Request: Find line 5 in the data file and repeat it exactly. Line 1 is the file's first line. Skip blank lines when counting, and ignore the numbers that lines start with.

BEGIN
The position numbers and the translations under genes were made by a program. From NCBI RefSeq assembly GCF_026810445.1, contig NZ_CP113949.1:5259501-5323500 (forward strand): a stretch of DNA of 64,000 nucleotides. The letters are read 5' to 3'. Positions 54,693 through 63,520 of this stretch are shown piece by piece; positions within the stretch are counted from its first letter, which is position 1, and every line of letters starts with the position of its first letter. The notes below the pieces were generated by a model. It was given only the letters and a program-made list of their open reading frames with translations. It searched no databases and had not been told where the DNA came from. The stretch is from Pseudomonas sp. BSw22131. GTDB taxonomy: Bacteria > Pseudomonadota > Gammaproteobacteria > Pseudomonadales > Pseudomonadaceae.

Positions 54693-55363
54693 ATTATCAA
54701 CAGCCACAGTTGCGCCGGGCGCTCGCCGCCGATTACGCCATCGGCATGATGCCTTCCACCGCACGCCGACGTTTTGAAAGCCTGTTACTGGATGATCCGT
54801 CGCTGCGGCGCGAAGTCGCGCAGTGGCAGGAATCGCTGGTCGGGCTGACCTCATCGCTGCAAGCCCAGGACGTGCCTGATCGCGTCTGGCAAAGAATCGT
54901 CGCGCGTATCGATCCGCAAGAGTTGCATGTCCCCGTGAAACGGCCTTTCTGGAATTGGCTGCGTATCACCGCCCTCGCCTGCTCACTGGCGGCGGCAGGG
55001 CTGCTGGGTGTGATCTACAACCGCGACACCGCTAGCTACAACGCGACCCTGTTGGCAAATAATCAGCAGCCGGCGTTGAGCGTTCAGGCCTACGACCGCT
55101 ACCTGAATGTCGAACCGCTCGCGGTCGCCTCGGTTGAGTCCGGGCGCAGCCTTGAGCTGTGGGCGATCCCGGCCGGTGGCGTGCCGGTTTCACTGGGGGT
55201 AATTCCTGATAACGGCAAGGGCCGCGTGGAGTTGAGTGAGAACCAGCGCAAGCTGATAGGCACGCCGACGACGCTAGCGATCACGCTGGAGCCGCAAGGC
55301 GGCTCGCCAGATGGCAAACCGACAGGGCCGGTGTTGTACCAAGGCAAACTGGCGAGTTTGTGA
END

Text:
54801 CGCTGCGGCGCGAAGTCGCGCAGTGGCAGGAATCGCTGGTCGGGCTGACCTCATCGCTGCAAGCCCAGGACGTGCCTGATCGCGTCTGGCAAAGAATCGT